Since then, they’ve hosted the Celebration Slam — an event where students could come read and write poetry celebrating Asian culture, while also expressing feelings about recent AAPI hate — and the A-Factor — a virtual talent show that collected submission videos from contestants until Saturday, April 10. The winner of the talent show could choose an organization from a pre-compiled list of organizations or submit a different organization of their choosing that ASU would donate to. Many of these organizations, including Stop AAPI Hate, #EnoughIsEnough, Asian Americans Advancing Justice and the Asian American Feminist Collective are dedicated to spreading awareness on Asian American hate and stopping anti-Asian violence. 

This year’s talent show — which ASU hopes to turn into an annual event — was won by the AKAdeMiX Dance Crew. As the winner, AKAdeMiX could direct which organization ASU should donate the $300 prize to, and the group chose Asian Americans Advancing Justice, a national nonprofit organization dedicated to advancing civil and human rights of Asian Americans.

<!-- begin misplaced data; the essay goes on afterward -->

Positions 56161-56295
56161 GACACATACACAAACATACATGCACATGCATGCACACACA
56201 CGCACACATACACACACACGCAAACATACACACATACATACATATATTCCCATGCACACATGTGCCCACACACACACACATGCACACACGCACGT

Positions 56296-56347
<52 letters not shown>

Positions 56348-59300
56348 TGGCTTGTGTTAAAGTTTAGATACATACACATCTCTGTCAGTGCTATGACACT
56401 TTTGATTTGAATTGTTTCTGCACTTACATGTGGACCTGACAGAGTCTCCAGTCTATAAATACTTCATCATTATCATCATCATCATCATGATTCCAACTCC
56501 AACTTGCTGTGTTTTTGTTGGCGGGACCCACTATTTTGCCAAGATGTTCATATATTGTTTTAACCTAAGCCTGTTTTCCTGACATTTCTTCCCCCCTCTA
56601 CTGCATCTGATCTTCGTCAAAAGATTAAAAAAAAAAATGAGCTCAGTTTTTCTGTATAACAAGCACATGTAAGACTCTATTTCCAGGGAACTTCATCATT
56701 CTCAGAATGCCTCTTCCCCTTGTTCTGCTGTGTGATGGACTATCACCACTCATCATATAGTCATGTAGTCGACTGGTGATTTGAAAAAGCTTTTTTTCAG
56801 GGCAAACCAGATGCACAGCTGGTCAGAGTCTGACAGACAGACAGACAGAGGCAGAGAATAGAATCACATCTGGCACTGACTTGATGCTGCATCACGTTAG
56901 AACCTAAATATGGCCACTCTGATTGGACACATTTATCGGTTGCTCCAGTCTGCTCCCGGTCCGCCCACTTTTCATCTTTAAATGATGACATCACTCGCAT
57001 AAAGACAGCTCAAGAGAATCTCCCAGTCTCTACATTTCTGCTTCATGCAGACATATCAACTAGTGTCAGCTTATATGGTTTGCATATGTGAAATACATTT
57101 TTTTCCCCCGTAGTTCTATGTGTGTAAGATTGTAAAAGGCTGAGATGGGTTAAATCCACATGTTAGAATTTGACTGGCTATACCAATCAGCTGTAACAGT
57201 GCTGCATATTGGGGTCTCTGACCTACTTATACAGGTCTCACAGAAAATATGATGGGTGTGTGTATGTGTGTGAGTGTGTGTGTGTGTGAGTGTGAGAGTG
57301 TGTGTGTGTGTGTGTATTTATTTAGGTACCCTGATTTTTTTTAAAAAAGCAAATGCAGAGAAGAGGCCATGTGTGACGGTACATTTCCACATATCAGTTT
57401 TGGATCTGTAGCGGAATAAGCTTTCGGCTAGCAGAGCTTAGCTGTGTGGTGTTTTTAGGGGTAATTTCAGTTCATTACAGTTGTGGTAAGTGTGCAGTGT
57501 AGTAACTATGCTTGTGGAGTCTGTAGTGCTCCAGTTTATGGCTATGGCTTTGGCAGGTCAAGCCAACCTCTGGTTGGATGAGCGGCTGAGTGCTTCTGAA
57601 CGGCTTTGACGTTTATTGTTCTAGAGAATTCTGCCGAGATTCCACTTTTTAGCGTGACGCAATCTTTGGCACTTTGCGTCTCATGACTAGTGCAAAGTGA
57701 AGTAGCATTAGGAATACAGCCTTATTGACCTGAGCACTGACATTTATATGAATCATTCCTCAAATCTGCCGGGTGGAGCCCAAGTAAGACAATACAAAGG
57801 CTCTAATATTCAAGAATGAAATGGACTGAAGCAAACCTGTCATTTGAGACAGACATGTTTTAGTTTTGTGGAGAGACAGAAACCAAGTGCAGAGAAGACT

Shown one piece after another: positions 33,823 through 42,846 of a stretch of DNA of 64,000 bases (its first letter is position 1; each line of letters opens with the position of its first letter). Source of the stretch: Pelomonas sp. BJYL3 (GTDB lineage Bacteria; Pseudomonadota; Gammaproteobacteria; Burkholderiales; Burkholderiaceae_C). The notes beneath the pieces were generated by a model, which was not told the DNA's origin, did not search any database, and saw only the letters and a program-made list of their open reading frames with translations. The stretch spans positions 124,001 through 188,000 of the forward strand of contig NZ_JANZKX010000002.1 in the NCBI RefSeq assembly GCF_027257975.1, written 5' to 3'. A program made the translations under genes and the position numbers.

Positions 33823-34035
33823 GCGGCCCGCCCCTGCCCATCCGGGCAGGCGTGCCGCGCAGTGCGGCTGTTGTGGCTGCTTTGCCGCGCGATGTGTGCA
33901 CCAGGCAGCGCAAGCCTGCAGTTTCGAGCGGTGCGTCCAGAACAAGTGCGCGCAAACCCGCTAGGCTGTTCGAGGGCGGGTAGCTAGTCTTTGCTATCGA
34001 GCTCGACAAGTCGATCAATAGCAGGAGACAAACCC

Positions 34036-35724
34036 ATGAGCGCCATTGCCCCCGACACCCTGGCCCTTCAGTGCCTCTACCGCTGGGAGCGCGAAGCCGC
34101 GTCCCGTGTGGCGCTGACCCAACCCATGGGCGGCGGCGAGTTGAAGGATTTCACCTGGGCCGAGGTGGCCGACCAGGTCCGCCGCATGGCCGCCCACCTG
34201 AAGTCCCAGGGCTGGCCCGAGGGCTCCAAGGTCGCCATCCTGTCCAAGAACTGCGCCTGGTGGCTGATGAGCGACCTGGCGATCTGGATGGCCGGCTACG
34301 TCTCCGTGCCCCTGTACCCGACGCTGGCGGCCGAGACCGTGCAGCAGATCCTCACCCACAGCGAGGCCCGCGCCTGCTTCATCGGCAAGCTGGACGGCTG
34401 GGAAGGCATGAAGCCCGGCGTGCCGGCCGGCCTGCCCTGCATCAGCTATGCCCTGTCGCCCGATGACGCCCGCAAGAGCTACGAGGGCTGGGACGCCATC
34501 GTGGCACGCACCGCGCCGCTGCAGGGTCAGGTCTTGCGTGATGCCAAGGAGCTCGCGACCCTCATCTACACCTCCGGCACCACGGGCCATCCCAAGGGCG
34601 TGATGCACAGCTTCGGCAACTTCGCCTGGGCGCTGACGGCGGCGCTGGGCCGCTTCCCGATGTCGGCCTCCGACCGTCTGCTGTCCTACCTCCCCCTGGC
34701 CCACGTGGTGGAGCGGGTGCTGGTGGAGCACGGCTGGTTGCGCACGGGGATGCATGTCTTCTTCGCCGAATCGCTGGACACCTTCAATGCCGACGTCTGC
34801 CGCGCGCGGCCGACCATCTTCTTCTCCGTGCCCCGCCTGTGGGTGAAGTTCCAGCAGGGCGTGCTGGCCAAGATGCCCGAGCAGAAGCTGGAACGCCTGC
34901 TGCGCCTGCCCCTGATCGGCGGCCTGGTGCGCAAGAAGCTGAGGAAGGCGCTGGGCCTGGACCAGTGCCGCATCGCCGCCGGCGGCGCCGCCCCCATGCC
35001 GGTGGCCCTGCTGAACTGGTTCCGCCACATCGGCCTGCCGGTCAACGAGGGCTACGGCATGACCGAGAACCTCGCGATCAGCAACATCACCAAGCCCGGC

“Asian Student Union is also a political advocacy group,” Kim said. “It’s not just a cultural group, so I think our events are aimed to also educate and empower Asians by creating a more supportive and understanding environment. That's why we create such diverse events with different activities and themes.”

While most of the events are funded by ASU fundraisers, one event this year — a screening of the 2020 film “Minari” on April 17 — is being funded by the Asian Cosmopolitanisms Lab within the Institute of the Humanities and Global Cultures at the University. Sylvia Chong, an associate director of American Studies, director of the minor in Asian Pacific American Studies and an associate professor of English, reached out to the APIDAHM committee with a grant from the IHGC to host the screening. The grant paid for 250 tickets that students could sign up for through a Google form on APIDAHM’s Facebook page.